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The storm shall remain nameless

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NOAA's satellite image of yesterday's nor'easter.

Vol. II, No. 72

The Weather Channel announced it’s intention recently to begin naming winter storms, following the practice for naming hurricanes that has been in existence for a few hundred years.  Yesterday’s storm was due to be dubbed Athena, but fortunately, the National Weather Service rejected the concept.  Thank goodness.  The networks’ branding of weather systems with fancy slogans, logos, and animation graphics has gotten out of control.  It creates additional drama, all with the goal of keeping viewers glued to the network.  Give them an opportunity to extend the brand further with names, and it will get even worse.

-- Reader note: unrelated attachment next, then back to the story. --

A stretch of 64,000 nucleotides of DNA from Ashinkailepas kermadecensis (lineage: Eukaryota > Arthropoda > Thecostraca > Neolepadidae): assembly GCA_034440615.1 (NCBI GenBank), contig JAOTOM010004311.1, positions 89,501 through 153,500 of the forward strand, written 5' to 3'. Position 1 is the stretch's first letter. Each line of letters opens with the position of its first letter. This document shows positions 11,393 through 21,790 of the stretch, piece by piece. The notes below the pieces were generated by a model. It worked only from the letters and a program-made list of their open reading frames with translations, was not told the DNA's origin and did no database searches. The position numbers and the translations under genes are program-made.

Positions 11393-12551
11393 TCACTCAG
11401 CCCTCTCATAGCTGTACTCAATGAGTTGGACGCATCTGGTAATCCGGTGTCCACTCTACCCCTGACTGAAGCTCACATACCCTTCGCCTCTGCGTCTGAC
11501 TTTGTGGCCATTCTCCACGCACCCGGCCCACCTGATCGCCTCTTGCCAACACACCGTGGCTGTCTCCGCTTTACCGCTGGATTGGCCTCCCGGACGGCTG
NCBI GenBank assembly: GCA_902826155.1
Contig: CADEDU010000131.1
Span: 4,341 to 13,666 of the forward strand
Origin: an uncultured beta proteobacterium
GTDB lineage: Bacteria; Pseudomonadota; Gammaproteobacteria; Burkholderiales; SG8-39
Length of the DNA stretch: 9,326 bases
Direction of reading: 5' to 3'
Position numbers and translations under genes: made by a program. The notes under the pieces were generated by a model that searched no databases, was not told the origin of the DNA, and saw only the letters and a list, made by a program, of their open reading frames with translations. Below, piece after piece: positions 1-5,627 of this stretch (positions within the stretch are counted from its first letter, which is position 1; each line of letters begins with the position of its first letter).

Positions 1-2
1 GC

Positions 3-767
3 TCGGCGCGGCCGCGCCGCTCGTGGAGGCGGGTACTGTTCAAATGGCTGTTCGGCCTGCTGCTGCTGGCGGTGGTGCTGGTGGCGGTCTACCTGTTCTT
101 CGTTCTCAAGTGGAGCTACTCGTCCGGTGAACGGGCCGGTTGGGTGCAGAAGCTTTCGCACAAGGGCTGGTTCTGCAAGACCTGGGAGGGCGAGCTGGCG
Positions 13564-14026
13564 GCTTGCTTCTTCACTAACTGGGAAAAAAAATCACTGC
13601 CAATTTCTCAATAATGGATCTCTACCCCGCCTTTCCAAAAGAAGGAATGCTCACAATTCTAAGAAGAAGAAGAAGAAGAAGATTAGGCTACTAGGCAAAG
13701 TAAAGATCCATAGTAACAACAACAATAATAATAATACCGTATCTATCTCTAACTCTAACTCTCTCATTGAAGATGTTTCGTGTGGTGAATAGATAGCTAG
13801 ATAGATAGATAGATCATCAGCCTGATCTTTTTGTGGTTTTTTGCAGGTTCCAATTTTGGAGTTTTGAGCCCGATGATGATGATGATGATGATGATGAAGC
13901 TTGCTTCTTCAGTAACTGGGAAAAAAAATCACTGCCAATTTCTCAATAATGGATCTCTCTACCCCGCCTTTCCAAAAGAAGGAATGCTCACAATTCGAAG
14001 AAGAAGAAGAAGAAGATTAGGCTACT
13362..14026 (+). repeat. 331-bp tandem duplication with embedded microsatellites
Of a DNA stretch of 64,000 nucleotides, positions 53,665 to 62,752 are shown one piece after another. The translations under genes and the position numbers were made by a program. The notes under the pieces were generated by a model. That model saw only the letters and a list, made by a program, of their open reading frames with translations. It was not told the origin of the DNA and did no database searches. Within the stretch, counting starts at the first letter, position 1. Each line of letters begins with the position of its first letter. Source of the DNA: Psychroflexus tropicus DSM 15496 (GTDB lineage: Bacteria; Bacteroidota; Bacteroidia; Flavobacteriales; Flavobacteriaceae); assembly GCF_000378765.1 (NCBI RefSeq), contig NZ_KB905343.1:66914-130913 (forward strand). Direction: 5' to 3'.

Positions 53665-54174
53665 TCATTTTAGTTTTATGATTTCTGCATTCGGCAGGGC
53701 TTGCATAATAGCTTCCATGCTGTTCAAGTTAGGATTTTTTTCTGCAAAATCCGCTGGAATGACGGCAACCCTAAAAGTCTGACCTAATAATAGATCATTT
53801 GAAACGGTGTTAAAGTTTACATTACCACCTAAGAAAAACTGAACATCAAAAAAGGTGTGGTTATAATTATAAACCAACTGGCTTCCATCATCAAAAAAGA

I don’t think branding and network ratings are what the Caribbean islanders had in mind when they began the practice of naming hurricanes more than three hundred years ago.  At that time, the islanders gave it the name of the saint associated with the day the storm hit, on the roman liturgical calendar.  It was just a way to reference the storm, as it is now, but without all of the logo and the soundtrack.

For more interesting information on the changing history of naming hurricanes, check out this interesting article on Geology.com.  In the meantime, let’s hope we can go six months or so without a named storm.

-DC

Categories: WaterViews

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